It's not often we sit down and have to articulate our beliefs about the way we teach and our students learn but I believe it's one of the most important, and often neglected, parts of what we do. I wonder if we take it for granted that we know what we're doing and we do what we do, but it's not until we pull apart the why of what we're doing that we start to perhaps question and challenge those beliefs.
For me it helps me to be a reflective practitioner and to be very clear about what I'm doing and why. Having said that, I think it's also incredibly important to be open to new ideas and ways of thinking and to challenge your beliefs - sometimes on a daily basis - so that you are constantly striving to be the best you can be and to meet the needs of every individual student you come in contact with.
I've started by creating a list and it's one I'll keep returning to, and adding to, this year.
1. Involve the students in the learning process at ALL stages - from planning through to assessment. They are the key part of the process, don't leave them out. Students must be at the heart of everything we do.
2. Listen to your students - Student Voice is one of the most powerful tools we have at our disposal. Discussion in the learning environment is crucial. Silent classrooms where learning is not being created together are not powerful learning environments. Teacher talk needs to be monitored too.
3. Be prepared to be a learner alongside and with your students - "We are all teachers and we are all learners in our learning environment."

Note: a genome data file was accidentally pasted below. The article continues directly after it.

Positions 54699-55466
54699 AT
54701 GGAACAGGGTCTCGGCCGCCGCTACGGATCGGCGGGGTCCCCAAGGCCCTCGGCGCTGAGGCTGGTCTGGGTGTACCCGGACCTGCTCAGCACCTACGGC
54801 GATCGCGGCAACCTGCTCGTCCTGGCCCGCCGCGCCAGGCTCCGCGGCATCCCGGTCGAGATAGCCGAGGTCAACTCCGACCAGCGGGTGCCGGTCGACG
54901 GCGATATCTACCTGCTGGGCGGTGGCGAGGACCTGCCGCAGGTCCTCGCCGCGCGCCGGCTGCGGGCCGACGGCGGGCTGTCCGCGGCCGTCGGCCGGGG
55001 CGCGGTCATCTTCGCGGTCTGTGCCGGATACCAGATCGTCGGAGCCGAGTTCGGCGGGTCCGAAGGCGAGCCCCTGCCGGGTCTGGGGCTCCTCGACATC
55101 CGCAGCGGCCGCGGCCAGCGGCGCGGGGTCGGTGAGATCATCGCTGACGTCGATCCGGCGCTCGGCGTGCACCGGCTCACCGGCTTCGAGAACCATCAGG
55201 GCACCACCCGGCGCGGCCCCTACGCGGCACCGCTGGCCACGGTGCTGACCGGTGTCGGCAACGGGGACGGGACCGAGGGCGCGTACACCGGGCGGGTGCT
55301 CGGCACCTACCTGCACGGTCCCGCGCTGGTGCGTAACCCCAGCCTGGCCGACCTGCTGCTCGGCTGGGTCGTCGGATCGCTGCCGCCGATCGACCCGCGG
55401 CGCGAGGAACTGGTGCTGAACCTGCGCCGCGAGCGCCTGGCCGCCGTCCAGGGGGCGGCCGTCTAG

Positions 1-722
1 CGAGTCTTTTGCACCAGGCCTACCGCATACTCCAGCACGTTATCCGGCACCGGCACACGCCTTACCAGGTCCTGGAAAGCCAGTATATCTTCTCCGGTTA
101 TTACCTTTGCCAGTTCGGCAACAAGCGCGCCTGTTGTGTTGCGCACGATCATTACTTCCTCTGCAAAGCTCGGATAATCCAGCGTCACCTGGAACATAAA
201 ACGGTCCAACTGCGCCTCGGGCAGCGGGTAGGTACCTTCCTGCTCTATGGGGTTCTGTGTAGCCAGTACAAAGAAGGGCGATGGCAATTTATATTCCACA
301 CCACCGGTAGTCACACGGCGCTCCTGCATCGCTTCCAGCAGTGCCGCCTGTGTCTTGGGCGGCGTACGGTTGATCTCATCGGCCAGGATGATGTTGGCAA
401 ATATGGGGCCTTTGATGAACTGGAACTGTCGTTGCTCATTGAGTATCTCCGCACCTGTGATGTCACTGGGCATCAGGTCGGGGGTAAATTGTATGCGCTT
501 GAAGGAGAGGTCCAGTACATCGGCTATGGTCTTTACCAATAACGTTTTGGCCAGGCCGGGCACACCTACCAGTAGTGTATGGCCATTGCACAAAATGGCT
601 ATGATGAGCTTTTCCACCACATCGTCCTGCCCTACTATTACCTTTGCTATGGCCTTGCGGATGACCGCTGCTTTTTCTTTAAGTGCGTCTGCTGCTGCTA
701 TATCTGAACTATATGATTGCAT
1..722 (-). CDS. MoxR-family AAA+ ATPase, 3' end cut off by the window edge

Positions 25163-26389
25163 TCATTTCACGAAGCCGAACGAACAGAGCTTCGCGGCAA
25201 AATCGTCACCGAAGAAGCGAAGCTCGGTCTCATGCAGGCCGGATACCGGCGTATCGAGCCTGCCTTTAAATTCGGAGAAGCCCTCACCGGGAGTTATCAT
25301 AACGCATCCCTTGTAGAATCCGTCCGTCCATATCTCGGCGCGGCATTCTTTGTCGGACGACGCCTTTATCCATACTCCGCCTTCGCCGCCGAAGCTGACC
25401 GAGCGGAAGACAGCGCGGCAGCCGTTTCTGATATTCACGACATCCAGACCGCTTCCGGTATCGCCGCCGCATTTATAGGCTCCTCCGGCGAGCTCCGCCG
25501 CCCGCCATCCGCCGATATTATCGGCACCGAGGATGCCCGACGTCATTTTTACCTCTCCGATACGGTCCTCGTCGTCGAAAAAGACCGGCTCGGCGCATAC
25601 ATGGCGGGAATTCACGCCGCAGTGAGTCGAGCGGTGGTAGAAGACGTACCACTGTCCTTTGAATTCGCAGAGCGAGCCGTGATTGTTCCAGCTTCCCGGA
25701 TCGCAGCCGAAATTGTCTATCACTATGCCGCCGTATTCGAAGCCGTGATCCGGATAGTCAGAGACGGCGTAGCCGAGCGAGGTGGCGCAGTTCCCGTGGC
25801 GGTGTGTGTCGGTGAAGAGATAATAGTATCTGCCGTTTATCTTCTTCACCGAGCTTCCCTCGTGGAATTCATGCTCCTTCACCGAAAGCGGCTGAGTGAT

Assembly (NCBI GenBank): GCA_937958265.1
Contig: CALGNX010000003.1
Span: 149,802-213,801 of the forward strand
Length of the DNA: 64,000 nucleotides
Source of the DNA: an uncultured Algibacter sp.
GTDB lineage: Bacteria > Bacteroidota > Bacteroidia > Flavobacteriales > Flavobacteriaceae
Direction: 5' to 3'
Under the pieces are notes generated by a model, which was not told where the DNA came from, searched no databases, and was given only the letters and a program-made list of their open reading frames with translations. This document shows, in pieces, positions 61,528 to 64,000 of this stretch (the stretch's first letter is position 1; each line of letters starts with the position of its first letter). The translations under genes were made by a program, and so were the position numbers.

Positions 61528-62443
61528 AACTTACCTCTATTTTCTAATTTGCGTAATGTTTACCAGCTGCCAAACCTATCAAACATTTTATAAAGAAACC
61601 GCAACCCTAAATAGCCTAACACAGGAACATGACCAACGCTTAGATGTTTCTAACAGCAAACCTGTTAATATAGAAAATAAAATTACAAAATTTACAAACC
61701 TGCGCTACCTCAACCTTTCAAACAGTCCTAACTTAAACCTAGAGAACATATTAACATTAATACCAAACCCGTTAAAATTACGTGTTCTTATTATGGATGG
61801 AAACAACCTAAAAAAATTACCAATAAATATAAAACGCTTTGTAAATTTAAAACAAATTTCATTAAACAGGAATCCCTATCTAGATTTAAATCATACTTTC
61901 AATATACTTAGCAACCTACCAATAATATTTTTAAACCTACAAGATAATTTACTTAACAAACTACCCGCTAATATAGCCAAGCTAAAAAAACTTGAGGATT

4. Embrace and harness the power of technology but be very clear about the learning and teaching first BEFORE including it in your learning and teaching.
5. Learning must be relevant and connected to the world outside the classroom - break down those classroom walls by creating real and relevant connctions. As teachers, we need to be relevant and connected too. Worksheets don't cut it for me.
6. Feedback is key but it needs to be the right kind of feedback - check out a presentation from my Masters research from 2011. They also need time to digest, process and act on the feedback.
7. We need to teach the skills our students need - including the digital ones. Don't assume that they are 'Digital Natives' and can handle all technology willingly and confidently. Yes, they've grown up with it, surrounded by it, but often not with a specific learning focus as critical thinkers and users of
technology in their learning. Help them learn these skills and become confident users of tech.
8. Be careful of how you use praise and of what 'type' you are using. Carol Dweck and James Nottingham are my guides on this.
9. Students - and teachers - must be absolutely clear about what is to be learned and why. They need to be able to articulate this. Clarity in the Classroom is written around this and has taught me so much over the years.
10. Above all, students learn best when they know that you care about and respect them; that you value them as individual human beings and not just as 'the class' or 'the student', etc.